Disputes among hard-left cabinet ministers and lingering concerns about Greece’s future in the eurozone have not made it any easier to sell Greek assets to foreign investors.
Still, such distractions have not dented Stergios Pitsiorlas’s hopes of wrapping up three key infrastructure sales potentially worth billions of euros by early next year.
The chairman of Greece’s privatisation agency, the Hellenic Asset Development Fund, (Taiped) insists that deals involving ports, railways and airports that were frozen when the leftwing Syriza government took over in January are now back on track.
“These are transactions that are going to have a big economic impact. When they’re completed the Greek economy will present a very different picture,” Mr Pitsiorlas said in an interview.
Greece committed to privatising €50bn in state-owned assets to help repay its debts when it accepted its first international bailout in 2010. Yet the programme has so far been a mess. Cash proceeds last year came to just €530m.
Members of the leftwing Syriza party have expressed deep objections to privatisation. Its angry confrontation with European partners earlier this year over a third bailout pushed Greece off the map for potential investors. Many investment bankers still consider Greece “not investible”.
But after prime minister Alexis Tsipras agreed in August to a three-year, €86bn deal with creditors, which specified that privatisations already under way must be completed, Taiped resumed work.
Revenues from disposals will be minimal this year, but the agency forecasts income of €3.5bn in 2016 that will go towards reducing Greece’s huge public debt, forecast to hit 200 per cent of national output next year.
A new Greek privatisation and investment authority is now being set up with an ambitious target of raising €50bn from disposals of state-owned companies and real estate. At Syriza’s insistence, a percentage of future revenues will be used to support economic growth, a move that helped overcome entrenched resistance to privatisation by a more hardline faction of the party.
Mr Pitsiorlas’s overriding priority is to sign a contract in December with Fraport, the German airport operator, which agreed last year to pay €1.2bn for a 40-year concession to upgrade and manage 14 regional airports handling the bulk of tourist traffic to Greece.
“This is going to signal that Greece is now a stable country, that a large German investor doesn’t hesitate to make such a big commitment here,” he said.
Stefan Schulte, Fraport’s chief executive, last week told the Greek newspaper Kathimerini: “We’re in very constructive and targeted negotiations with Taiped . . . If all goes well, we’ll start operating these airports by the second half of 2016.”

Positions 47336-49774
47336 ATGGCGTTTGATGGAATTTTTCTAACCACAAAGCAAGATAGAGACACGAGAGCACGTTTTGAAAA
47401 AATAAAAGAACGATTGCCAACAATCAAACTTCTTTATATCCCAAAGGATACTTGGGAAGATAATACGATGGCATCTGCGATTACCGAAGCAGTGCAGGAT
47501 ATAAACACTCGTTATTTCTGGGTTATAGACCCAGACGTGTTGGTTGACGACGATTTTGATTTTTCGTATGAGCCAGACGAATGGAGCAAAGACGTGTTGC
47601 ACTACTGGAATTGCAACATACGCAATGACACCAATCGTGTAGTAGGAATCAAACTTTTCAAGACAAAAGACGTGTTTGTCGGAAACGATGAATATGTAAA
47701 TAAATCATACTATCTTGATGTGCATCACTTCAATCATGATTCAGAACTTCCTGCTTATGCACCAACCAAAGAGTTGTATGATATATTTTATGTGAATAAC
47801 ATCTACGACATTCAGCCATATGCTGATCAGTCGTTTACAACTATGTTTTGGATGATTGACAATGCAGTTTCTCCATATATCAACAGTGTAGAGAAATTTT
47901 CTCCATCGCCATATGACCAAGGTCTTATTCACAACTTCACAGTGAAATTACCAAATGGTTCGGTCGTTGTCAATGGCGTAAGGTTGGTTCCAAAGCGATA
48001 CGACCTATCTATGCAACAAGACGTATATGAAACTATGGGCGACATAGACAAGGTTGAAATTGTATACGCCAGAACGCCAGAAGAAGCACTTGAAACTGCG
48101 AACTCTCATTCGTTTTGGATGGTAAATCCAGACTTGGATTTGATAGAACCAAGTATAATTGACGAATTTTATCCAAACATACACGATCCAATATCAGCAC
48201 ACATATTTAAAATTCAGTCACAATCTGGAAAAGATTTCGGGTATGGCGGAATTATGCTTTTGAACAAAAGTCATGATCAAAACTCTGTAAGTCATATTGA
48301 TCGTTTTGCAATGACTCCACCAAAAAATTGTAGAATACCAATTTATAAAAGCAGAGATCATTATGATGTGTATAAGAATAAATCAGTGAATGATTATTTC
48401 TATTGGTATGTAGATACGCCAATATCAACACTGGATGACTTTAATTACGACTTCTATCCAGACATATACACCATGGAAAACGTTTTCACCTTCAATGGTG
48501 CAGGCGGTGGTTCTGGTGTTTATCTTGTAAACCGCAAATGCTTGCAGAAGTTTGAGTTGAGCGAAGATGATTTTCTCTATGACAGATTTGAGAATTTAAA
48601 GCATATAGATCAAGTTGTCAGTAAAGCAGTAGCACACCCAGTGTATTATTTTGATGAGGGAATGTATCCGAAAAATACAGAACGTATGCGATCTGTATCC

Fraport and its Greek partner, Copelouzos, a construction group, would invest €330m in the first four years to improve services at cramped island airports that have seen scarcely any investment in the past two decades despite big growth in traffic.
“The example we have from other recent investments by Fraport is that traffic will immediately soar,” said Mr Pitsiorlas, citing Varna and Burgas airports on Bulgaria’s Black Sea coast, where traffic has doubled since the German operator took over.
Next comes the sale of OLP, the state company that controls Piraeus port, and Train-OSE, the Greek railways operator, which together would enhance the country’s prospects of becoming a gateway to central Europe for Asian exporters.
Final bids are due by January for Train-OSE, which has a monopoly on an under-developed rail network desperately in need of investment. Bids are likely to be low, Mr Pitsiorlas said.
“The network needs huge improvement so we’re not looking at big valuations but it’s important to get an investor that can put money into rolling stock and human resources to cover customers’ needs,” he said.
The frontrunner is Romania’s Grup Ferrovia, a private company bidding in partnership with Watco, a private US-based rail operator.
China’s Cosco group and Maersk of Denmark are keen potential bidders for OLP, the listed company that runs Piraeus port and controls sizeable tracts of state-owned land around the port zone. Cosco already ships containers to central Europe by rail from the port, where it operates a container terminal on a long-term concession.
Final bids for a 51 per cent stake due next month. “We aim to finish this transaction quickly and have the new investor taking over early next year,” Mr Pitsiorlas said. “This is a deal that should make Piraeus one of the world’s leading container ports.”
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